‘Offering’ by Wang Qingsong

Wang Qingsong considers himself as both a journalist and artist, documenting China’s dramatic, ever-changing social landscape with a critical eye. Dealing with the impacts of Western modernisation, he often blends the visual vocabulary of Western advertising and propaganda images of the Chinese Communist regime with European Old Master paintings. Growing up, Qingsong was exposed to China’s confrontation with the Soviet Union, Chongqing’s itinerant peasant workers, and the huge urbanisation strive during 1993 in Beijing. These decisive changes have transformed China into what Qingsong believes is a ‘huge playground or construction site’. Referencing the country’s suffocating social contradictions and pollution, the artist chooses to critique the incompatibility of Western culture with his homeland, presenting what he describes as the ‘unchanging, tragic situations of humanity’.

In Offering (2003), a group of nude men and women are depicted surrounding a golden cross-legged buddha in a body of water. The participants float toward the human statue, their arms outstretched offering tokens of the Western capitalist world. Objects proffered by the swimmers include an apple, a can of coke, a small globe, and a cluster of banknotes. Garlands adorn the heads of the group, forming their own quasi-haloes. Colours are rendered with a heightened vibrancy, particularly bright reds, oranges, and golds. The group appear gaudy and unrefined, as if imitating a sacred ritual, only to slightly miss the mark. Ultimately, the ritual act of gift-giving is portrayed as futile. The Buddha, being a human doused in gold paint, possesses no divine qualities. She will not accept the swimmers’ gifts, as they are largely not gifts. The objects the group present with such admiration are merely debris from Western life. Objects we acquire only to purge weeks later, or exchange for more meaningless bric-a-brac. Here, Qingsong suggests that the mixing of Western and Chinese culture is a defilement, a blatant betrayal of consumer culture and false advertising.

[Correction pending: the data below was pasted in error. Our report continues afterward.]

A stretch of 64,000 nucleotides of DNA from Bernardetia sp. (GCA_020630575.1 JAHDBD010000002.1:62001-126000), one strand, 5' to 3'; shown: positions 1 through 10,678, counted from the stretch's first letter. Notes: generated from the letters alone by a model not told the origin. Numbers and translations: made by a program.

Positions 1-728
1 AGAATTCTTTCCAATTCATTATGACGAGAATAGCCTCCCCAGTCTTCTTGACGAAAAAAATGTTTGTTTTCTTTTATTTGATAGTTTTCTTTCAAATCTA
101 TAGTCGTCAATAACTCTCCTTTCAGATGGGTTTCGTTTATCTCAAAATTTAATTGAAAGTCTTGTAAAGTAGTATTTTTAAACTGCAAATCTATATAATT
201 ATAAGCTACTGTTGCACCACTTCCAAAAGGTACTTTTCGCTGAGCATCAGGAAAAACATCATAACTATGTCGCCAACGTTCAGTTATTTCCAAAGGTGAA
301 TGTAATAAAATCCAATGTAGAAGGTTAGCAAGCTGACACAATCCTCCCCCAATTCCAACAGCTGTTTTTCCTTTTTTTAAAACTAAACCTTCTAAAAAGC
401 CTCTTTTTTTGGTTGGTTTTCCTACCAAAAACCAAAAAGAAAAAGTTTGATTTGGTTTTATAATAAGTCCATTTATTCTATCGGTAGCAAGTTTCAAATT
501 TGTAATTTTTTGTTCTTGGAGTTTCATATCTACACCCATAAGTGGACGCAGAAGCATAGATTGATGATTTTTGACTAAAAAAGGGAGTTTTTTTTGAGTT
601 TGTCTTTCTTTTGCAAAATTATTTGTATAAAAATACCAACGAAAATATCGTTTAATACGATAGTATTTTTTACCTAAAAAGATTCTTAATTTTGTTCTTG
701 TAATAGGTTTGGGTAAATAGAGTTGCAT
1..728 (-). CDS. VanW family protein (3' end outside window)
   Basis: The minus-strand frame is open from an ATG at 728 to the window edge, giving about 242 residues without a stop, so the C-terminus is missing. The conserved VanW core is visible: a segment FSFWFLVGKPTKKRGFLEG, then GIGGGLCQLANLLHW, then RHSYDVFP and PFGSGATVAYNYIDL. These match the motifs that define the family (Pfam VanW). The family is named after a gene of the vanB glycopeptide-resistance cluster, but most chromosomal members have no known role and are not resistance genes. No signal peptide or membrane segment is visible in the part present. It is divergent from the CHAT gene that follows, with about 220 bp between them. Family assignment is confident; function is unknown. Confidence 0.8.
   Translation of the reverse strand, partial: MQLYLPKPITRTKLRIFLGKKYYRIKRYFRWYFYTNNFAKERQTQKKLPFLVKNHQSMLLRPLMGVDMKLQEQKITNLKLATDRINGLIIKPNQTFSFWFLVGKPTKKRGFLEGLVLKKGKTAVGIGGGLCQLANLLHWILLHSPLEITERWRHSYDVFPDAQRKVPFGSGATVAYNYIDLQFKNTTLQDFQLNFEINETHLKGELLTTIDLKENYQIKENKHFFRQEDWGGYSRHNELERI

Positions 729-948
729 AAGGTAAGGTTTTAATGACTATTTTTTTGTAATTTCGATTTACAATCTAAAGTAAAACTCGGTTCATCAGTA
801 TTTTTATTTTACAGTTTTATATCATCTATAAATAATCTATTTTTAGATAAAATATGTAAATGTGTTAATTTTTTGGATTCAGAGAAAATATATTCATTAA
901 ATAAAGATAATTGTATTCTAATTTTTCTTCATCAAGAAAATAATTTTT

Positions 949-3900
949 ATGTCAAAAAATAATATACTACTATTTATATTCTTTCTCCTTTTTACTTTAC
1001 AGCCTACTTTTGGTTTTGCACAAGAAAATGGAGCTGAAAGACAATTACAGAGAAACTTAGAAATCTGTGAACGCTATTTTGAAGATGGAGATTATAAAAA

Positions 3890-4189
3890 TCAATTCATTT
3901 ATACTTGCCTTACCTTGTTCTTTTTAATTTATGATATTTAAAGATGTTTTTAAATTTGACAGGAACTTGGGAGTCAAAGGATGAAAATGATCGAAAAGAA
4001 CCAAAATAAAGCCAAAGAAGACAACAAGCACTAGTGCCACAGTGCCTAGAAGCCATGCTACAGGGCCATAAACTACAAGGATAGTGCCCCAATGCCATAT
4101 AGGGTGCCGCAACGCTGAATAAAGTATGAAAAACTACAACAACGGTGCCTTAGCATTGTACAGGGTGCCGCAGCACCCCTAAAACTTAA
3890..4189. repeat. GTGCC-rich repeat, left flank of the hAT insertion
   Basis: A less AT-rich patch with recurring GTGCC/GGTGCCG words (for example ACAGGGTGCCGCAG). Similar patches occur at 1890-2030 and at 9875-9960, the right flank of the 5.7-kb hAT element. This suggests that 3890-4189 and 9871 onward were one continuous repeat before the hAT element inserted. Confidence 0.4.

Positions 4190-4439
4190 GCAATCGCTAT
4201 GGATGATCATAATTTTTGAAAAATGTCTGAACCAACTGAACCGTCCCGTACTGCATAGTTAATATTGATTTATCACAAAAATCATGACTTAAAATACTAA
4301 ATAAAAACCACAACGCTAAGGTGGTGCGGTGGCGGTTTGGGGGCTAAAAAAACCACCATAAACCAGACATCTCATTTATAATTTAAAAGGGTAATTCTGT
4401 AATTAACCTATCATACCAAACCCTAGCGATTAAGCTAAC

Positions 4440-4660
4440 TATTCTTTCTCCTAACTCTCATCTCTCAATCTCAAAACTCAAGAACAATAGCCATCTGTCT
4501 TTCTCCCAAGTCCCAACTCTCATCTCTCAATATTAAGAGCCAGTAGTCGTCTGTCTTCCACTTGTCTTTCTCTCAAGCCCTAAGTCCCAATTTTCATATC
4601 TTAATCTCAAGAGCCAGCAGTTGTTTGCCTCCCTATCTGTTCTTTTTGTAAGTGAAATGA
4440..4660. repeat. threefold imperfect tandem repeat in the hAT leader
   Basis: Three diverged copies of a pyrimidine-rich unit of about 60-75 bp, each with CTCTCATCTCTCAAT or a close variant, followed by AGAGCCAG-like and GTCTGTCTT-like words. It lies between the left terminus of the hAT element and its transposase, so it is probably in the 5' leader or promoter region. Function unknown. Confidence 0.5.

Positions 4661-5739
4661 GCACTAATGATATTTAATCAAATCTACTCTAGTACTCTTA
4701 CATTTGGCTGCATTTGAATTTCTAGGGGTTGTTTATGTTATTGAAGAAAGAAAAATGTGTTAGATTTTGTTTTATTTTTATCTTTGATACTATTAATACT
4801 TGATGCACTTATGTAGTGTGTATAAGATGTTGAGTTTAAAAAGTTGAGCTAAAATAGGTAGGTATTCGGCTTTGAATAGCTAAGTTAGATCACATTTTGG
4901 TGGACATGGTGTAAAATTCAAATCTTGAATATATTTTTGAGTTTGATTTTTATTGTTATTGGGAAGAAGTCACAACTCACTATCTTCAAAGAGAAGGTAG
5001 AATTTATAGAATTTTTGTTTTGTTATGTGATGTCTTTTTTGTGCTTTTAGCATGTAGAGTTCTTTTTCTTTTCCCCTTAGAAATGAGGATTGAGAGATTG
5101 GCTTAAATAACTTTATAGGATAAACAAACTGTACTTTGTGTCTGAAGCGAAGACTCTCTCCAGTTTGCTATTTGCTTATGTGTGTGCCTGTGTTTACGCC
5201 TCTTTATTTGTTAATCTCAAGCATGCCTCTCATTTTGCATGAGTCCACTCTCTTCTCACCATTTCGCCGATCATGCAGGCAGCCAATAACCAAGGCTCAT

Today, China has liberalised its approach to censorship. However, Qingsong explains that while he was growing up all the photographs in the newspapers were ‘fake, or inspired by a false reality.’. Qingsong adapts his own practice to mimic the way past journalists reported the truth, aiming to create his own unique style of reportage which is ‘more interesting, more humorous and more critical.’ To Qingsong and his contemporary Chinese artists, globalisation is not theoretical. It is a dystopian reality demanding to be recognised. By approaching these issues head on, the artist introduces the west to the rich complexities of Chinese art traditions, while simultaneously holding up a mirror to our own harmful obsessions.

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